Coelophysis (pronounced SEE-low-FIE-sis) was a small, lightly-built dinosaur that walked on two long legs. This predator was about 9 feet long (2.8 m). It had light, hollow bones (hence its name), a long, pointed head with dozens of small, serrated teeth, three clawed fingers on its hands, and a long neck.
Two types of Coelophysis fossils have been found, 'robust' and 'gracile.' These two forms probably represent males and females.
WHEN COELOPHYSIS LIVED, CLIMATE
Coelophysis lived during the late Triassic period, roughly 210 million years ago; it was one of the earliest-known dinosaurs. Coelophysis lived in what was then a seasonally dry, desert-like environment, a savanna-type climate perhaps like modern-day Kenya without the grasses (since flowering plants hadn't evolved yet).
Coelophysis was a carnivore, a meat eater. It may also have been a scavenger. Coelophysis' fossilized stomach remains have been found containing small reptiles, fish, and other Coelophysis bones of different sizes, indicating that it was a cannibal.
Coelophysis probably lived and hunted in packs; this is suggested by the existence of fossil bonebeds of hundreds of Coelophysis (collections of many fossils at one location) found at the Ghost Ranch in New Mexico, USA.
Coelophysis most likely reproduced by laying eggs. Thousands of fossilized Coelophysis skeletons were found at the Ghost Ranch, New Mexico, USA. Many of them contained the bones of young Coelophysis in their abdomens - this evidence showed that Coelophysis either ate its young or gave birth to live young. It is more likely that they were cannibalistic (like many modern-day reptiles) since the tiny Coelophysis skeletons within the adult Coelophysis were not embryos, but young Coelophysis.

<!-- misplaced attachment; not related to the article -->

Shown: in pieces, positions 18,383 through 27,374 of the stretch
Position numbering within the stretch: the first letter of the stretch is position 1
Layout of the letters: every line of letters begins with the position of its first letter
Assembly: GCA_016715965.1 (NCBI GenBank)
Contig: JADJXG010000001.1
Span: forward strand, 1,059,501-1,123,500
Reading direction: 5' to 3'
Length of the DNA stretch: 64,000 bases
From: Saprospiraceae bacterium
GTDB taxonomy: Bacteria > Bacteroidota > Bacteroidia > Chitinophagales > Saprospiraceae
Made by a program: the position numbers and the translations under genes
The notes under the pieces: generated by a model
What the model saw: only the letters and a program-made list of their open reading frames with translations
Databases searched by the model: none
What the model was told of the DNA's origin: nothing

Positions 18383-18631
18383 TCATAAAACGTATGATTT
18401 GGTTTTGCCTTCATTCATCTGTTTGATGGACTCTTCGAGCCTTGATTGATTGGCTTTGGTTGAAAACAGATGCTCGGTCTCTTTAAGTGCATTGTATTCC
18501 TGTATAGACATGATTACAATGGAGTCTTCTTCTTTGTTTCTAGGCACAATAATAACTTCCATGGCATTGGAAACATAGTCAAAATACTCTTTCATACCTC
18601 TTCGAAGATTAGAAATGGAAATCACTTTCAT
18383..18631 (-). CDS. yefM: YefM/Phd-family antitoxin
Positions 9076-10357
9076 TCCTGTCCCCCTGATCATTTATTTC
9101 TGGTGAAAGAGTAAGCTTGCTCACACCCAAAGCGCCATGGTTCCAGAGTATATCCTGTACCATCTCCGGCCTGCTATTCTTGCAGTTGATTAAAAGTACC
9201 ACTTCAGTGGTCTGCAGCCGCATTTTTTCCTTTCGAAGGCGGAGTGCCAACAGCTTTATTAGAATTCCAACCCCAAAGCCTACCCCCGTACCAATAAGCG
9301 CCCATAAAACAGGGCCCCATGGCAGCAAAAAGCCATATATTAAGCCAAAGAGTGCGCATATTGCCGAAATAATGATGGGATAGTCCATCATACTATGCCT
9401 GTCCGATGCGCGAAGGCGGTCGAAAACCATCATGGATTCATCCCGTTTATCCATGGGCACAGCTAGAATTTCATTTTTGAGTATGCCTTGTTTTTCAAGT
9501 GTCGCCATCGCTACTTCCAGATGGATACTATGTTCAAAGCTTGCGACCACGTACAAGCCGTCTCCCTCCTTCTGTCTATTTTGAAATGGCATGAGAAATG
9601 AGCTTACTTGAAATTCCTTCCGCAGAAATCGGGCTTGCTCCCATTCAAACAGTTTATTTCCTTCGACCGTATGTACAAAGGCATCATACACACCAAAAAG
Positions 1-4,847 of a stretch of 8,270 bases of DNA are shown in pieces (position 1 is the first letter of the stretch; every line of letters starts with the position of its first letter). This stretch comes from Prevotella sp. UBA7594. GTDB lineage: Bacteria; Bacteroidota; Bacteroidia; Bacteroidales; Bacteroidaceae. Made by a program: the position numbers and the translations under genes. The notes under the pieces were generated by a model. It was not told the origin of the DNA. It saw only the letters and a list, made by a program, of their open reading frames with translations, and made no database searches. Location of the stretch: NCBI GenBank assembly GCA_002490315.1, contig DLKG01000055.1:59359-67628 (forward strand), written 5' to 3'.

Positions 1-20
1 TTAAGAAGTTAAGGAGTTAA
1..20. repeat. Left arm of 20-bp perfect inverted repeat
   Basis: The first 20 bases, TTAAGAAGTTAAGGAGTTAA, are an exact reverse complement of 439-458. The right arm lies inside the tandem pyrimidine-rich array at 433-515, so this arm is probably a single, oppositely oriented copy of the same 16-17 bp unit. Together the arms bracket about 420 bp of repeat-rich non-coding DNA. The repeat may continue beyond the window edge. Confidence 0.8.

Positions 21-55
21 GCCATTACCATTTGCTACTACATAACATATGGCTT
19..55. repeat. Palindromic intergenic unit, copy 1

Slightly built, long-legged, and very light because of its hollow bones, Coelophysis was a very fast, bipedal runner. Dinosaur speeds are estimated using their morphology (characteristics like leg length and estimated body mass) and fossilized trackways. Coelophysis tracks have been found; the footprint is 4 inches long and the stride length is 2.5 ft (0.75 m).
DISCOVERY OF FOSSILS AND NAMING THEM
Coelophysis was discovered in 1881 by David Baldwin. It was named by US paleontologist Edward Drinker Cope in 1889. The type species is Coelophysis bauri (named by Cope and Colbert in 1964). There is some confusion about the naming of this genus arising from the fragmentary nature of the type specimen.
Thousands of Coelophysis fossils, including bonebeds (collections of many fossils of the same species in one location), have been found at Ghost Ranch, New Mexico, USA (these dinosaurs were called Rioarribasaurus at one time, but this name was later dropped). Several hundred Coelophysis fossil skeletons have been found in Arizona, New Mexico, and perhaps Utah. Both adults and juveniles have been found. There are two types of adults, "robust" and "gracile" - these two morphs may represent males and females.
Coelophysis was a saurischian ("lizard-hipped") dinosaur, and a theropod. Its further classification is disputed, but it may be a ceratosaurian. It is closely related to Rioarribasaurus (or may be the same genus; the name Rioarribasaurus has been discarded).